Deschutes River

A section of the Deschutes River flows through a rocky area at Sawyer Park in Bend.

Bring back the Central Oregon Water Bank. In July 2006, two local irrigation districts and the Deschutes River Conservancy formed the water bank.

It helped with one of the major water issues in the Deschutes Basin, moving water from where it isn’t needed to where it is.

The water bank made its first deal in December 2006. The city of Bend made a deal to take water that was no longer needed for farming. That water was put back instream — back into the river. In return, the city got mitigation credits so it could pump more groundwater. The city paid $161,796. It was better use of the water in the basin. Dozens of deals followed.

The problem with the Central Oregon Water Bank is it effectively died.

Anything new and different in water in Oregon can worry water rights holders and irrigation districts. A water bank can be perceived as a threat, a subtle step toward unraveling water rights and dismantling the control of irrigation districts. Permanently shifting water away from an irrigation district, if taken to an extreme, could threaten its existence.

But a Central Oregon water bank does not have to be that. Water banks can mean different things to different people. This is what we are talking about:

1. Irrigation districts would have control.

2. Deals could be only temporary.

3. Deals would be voluntary.

The exchanges would be between willing local buyers and willing local sellers. Out-of-state corporations or other entities would not be allowed to scoop up Deschutes Basin water. Local people would be working to create better arrangements to meet local water needs.

Nobody would be forced to do anything. It wouldn’t change any state law. It could be structured to do only temporary transactions. Nothing permanent. Water rights would be retained. The Deschutes River Conservancy could manage it, as it did before.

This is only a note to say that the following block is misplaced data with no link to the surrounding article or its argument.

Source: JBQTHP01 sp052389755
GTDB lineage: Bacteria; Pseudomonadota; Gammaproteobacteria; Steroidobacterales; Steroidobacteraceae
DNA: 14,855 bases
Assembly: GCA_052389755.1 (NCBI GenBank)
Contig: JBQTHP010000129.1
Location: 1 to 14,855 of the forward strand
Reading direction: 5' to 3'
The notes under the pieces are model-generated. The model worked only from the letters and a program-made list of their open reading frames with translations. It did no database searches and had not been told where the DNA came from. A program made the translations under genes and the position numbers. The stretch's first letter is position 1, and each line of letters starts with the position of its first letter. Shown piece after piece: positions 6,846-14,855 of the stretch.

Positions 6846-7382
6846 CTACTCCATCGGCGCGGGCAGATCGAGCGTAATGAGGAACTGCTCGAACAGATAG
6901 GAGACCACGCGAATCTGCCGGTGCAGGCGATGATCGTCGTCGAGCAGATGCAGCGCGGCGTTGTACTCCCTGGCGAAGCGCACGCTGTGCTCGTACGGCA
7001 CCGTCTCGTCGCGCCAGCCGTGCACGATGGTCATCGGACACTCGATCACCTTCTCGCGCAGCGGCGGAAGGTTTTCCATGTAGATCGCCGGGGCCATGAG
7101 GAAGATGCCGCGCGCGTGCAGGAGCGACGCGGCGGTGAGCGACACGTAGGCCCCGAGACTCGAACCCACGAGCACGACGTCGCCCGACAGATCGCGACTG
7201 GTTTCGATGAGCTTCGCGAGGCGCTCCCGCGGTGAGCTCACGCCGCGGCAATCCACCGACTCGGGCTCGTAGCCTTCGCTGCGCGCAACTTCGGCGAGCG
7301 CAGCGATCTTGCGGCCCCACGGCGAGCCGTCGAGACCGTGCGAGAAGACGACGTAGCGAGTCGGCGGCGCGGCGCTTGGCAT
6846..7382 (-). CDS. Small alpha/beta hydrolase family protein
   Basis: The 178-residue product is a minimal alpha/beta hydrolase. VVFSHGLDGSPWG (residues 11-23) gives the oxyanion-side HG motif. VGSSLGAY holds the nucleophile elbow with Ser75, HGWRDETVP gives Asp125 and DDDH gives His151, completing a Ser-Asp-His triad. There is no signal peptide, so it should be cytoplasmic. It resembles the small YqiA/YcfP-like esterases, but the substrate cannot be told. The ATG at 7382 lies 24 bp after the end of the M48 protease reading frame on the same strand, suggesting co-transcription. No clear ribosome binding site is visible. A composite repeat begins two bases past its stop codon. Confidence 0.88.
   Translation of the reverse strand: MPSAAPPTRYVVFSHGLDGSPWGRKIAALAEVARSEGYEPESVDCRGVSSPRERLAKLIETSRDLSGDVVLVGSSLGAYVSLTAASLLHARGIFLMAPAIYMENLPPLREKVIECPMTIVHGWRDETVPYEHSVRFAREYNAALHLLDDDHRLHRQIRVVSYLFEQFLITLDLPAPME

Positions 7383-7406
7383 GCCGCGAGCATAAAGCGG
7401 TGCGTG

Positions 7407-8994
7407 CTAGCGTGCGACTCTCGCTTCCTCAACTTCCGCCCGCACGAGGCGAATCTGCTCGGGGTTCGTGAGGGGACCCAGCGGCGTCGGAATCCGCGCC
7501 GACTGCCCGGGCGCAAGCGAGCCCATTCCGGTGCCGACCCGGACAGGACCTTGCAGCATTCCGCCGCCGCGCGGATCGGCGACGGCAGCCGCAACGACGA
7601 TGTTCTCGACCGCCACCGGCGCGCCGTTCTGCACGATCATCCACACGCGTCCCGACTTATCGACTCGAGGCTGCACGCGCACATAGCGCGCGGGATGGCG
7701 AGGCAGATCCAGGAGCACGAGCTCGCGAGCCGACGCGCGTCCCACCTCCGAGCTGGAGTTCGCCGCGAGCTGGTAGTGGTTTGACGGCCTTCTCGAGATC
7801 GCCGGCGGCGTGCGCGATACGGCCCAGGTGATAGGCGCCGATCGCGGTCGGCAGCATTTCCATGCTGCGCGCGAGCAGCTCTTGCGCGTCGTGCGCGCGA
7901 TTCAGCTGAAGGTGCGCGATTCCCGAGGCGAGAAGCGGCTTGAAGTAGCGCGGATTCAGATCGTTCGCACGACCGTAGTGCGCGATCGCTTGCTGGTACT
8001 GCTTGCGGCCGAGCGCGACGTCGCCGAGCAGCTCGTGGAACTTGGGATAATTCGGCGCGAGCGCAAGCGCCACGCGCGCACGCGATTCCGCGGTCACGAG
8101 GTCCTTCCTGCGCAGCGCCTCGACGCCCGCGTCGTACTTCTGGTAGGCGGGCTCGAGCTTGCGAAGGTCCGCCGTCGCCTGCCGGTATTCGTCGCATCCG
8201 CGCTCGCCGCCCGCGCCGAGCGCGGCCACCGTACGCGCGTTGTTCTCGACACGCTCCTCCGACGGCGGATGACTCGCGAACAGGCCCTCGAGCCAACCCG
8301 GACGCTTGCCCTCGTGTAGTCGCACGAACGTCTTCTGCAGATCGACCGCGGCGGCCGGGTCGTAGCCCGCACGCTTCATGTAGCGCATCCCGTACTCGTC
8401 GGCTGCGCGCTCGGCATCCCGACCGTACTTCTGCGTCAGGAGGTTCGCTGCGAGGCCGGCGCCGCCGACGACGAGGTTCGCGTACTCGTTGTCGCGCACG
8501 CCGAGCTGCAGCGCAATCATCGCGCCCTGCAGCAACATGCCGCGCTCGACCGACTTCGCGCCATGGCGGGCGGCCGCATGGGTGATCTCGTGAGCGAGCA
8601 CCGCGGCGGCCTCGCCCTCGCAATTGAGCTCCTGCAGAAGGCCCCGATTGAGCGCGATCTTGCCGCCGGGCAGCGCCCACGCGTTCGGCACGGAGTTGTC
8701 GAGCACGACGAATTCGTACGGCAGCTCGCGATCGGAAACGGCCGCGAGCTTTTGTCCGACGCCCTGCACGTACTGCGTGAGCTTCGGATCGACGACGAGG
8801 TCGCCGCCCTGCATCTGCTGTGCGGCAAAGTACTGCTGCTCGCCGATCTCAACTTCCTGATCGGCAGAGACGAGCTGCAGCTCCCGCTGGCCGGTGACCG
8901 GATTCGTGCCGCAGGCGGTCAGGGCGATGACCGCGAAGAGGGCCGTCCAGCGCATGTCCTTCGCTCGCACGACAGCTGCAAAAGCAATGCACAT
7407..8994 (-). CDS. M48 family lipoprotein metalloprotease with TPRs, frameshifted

As the basin urbanizes, it’s a fact that less water is needed for farming. There have got to be ways to properly reallocate water in a basin system that is for the most part inflexible.

A water bank isn’t the only solution. A water bank doesn’t solve a drought. But unless changes are made the Deschutes Basin is going to face continued gaps between the supply of water and demand. The most comprehensive basin study put that number at 135,000 acre feet to 350,000 acre feet in dry years. (An acre-foot equals about 326,000 gallons, or enough water to cover an acre of land one foot deep.)

Yes, we need to make changes to increase the efficiency of how water is used, such as canal piping and improvements in irrigation. But it’s cheaper to make changes, such as the water bank, that make it easier to shift water where it is needed. Bring back the water bank.

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(3) comments


It also would help to limit new developments. We're full up! We don't have water for all the homes being built now...and they just keep coming!


New developments won’t help our water problem but remember, 60% of our water goes to irrigation, including a lot of hobby farms. It’s time to limit water for landscaping, especially lawns, and look at who is using the most water and why. We need to ask ourselves the hard questions. Should we continue farming in the desert? Should we allow water guzzling lawns? Should we charge more for our most precious resource?


A revived water bank is a great idea for Central Oregon! It could be part of a long-term, multi-faceted solution to water scarcity. A local Central Oregon solution like this would keep the control in the hands of those most affected by water issues. It could inhibit outside interests like those present in some other western states who consider water the "new gold" and seek only to make a profit.

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